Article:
When we talk about optimizing brand presence, it has historically been limited to search engines like Google and Bing. However, consumers search – and discover – on many other platforms, including Amazon, Pinterest, YouTube and Instagram. And that means there are plenty of opportunities for brands and marketers therein.
Some of the SEO basics remain despite the platform, like finding the best keywords and creating good content to establish relevance.
“The on-page SEO is fundamentally the same for each platform: Understanding the types of queries people are using within a particular platform and using those keywords strategically within and around the content,” said David Erickson, vice president of online marketing at Karwoski & Courage Public Relations.
And, for his part, Michael Lan, digital marketing consultant at edtech language learning company Glossika, said keyword research tool Keyword Tool allows users to do keyword research for a number of these non-traditional search platforms like YouTube, Amazon, eBay and even the App Store.
What’s more, Laura Simis of inbound marketing and website design agency Coalmarch Productions, said most of her firm’s clients are small businesses and she has found non-traditional search engines sometimes provide an opportunity to gain an edge over competitors.
“Even within [the] service-based industry, these platforms can be helpful in brand building and helping move customers one step closer to purchasing a service,” she added.
At the same time, consumers come to these platforms for different reasons, which means there are optimization distinctions, too. Here’s a closer look at how to optimize for intent on specific platforms:
Many consumers come to Amazon first when they are looking for products online. This is how brands can capitalize:
Ryder Meehan of acquisition marketing consulting group Meehan Digital said to optimize every available element of an Amazon listing, including completing all description fields using target keywords and adding photos and videos.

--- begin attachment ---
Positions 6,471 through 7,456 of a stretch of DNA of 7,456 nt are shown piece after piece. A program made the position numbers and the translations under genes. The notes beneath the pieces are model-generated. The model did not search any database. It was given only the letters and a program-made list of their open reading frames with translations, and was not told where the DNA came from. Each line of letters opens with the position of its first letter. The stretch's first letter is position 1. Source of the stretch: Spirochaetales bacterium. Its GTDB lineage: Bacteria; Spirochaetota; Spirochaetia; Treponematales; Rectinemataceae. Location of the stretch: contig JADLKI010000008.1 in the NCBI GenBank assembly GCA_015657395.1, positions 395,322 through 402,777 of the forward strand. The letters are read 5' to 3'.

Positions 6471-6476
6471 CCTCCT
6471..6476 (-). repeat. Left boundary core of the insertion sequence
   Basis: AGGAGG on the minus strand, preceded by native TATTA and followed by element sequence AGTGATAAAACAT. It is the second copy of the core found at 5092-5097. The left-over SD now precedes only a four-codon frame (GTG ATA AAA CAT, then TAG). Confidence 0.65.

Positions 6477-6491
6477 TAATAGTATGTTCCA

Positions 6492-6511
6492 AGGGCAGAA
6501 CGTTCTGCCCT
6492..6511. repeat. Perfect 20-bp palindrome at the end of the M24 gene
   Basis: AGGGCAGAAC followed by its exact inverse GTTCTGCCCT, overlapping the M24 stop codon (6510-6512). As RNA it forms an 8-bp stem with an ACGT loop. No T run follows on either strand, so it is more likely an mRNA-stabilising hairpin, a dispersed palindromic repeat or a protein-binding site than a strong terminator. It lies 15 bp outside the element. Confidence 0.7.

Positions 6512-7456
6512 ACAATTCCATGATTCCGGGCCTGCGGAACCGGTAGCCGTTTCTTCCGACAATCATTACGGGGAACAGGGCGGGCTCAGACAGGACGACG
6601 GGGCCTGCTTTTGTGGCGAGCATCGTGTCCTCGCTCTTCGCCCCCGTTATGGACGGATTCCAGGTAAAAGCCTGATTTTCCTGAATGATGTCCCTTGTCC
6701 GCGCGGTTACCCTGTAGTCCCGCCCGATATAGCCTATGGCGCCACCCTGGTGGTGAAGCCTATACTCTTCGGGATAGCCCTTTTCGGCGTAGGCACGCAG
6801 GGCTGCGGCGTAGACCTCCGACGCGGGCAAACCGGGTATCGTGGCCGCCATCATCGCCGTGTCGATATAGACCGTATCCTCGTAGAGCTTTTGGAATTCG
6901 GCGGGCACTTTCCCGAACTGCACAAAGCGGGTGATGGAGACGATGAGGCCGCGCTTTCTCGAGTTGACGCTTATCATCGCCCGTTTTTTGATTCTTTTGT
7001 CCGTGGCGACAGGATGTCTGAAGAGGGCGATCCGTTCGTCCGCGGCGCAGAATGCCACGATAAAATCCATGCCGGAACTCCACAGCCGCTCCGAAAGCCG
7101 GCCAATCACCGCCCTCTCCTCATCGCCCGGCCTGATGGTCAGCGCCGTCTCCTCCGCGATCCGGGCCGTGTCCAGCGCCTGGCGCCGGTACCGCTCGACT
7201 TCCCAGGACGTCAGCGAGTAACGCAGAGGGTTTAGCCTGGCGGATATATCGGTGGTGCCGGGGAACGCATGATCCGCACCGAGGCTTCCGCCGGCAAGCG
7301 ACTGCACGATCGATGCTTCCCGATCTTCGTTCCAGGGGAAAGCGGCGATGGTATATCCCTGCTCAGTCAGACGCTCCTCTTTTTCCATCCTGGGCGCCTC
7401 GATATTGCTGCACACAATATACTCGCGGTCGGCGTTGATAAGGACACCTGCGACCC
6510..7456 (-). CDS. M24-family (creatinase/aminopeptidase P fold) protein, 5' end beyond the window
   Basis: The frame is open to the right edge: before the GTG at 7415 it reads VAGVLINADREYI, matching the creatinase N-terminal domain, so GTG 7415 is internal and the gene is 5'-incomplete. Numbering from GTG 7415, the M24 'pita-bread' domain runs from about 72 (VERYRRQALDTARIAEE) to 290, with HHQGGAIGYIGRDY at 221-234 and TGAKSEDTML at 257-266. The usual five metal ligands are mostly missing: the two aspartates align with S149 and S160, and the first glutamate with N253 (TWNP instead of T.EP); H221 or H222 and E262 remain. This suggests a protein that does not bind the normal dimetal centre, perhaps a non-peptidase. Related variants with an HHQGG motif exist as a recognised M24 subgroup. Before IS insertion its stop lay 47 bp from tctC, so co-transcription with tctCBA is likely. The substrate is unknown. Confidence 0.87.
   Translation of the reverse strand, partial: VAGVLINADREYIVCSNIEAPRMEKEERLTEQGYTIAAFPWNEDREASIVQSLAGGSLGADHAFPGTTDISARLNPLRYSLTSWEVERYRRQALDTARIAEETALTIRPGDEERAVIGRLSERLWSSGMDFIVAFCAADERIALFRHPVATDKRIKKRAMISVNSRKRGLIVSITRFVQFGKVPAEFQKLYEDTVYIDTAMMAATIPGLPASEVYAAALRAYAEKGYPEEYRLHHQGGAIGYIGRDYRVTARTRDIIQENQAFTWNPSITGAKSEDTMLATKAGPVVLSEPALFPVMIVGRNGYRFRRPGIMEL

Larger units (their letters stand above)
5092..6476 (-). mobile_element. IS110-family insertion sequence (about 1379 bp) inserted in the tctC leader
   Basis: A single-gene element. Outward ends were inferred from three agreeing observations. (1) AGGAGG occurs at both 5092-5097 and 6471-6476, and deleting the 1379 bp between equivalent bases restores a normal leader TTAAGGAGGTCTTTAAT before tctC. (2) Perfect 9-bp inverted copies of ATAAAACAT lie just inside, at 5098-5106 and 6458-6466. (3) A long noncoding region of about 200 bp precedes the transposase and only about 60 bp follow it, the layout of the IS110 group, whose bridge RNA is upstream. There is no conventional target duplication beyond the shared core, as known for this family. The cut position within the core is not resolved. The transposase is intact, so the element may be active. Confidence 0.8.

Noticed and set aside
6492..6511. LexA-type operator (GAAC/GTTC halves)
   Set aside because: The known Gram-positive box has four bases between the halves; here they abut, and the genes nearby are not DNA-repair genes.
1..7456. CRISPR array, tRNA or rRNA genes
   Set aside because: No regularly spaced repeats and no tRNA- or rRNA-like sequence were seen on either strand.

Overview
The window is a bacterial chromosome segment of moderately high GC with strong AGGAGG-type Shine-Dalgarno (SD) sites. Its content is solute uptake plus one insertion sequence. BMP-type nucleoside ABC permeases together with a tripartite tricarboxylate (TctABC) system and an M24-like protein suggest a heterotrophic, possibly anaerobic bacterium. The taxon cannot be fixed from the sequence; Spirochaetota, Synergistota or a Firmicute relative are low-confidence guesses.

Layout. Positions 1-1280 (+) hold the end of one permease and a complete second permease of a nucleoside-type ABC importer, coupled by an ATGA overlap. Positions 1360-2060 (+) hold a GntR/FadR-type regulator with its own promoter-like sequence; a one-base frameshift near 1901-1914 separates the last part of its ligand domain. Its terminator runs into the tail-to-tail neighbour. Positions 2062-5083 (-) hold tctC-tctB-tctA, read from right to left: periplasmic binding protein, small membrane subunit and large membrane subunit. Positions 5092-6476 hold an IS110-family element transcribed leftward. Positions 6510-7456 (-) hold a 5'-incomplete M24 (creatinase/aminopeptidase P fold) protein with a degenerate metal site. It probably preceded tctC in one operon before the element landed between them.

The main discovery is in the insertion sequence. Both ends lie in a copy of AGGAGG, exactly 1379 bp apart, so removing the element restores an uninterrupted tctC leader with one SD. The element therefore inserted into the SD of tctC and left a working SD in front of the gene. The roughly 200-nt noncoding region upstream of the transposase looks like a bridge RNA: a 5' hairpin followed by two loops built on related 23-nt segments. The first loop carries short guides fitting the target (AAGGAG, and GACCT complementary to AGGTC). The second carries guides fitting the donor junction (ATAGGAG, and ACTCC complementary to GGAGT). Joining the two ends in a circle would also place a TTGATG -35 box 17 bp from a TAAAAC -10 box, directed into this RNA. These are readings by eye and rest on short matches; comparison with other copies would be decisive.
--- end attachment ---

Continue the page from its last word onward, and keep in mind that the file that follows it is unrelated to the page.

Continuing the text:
Digital consultant Rob Weatherhead agreed Amazon is looking for relevancy of product names and descriptions, followed by prices, reviews and sales to determine product popularity.
In particular, RaShea Drake, communications specialist at ISP Frontier Communications, said longtail keywords are more important on Amazon because consumers use longer phrases to find specifically what they want there.
“From a technical perspective, you really need to understand [Amazon’s] merchant database format and how each piece of data for a given product is displayed where on a product listing and where that data shows up on SERPs,” Erickson added.
Erickson also noted merchant reputation is hugely important for Amazon, so ensuring customers have a fantastic experience with your products and providing superb customer service are crucial.
“Amazon merchants need to have a well-thought-out system for soliciting feedback from customers and prompting them for ratings and reviews,” he added.
Amazon’s own ad products
When tapping into Amazon sponsored listings, marketers should go broader and higher funnel with keywords than they would with AdWords because the volume is lower and the user is more likely a buyer.
That’s according to Meehan, who added, “ For example, a small watch retailer who couldn’t afford to bid on something as broad as ‘men’s watches’ on AdWords would probably want to bid on this term on Amazon.
Like Amazon, Pinterest also leans more toward shopping than Google. At the same time, Meehan noted most of Pinterest’s traffic comes from Google, so basic optimization tips work here, too. However, in addition, brands should focus on:
For the largely social channels like Pinterest, as well as Facebook and Twitter, Erickson said engagement signals such as shares, retweets and pins play a large factor.
“The authority of the original poster of content is a significant factor as well, as you might imagine,” he added. “People with larger audiences have more opportunities to have their content shared. People who are topical experts will get engagement from people who demonstrate an interest in that topic. Those signals will help such content earn visibility within search.”
Focus on distinctive images – including infographics – in order to make an impression, Meehan said.
Drake recommended tapping into consumer questions about how to do things and using those questions in titles and descriptions as well.
And, like on Amazon, advertisers can go broader with their ad terms when using paid Pinterest keyword ads, Meehan added.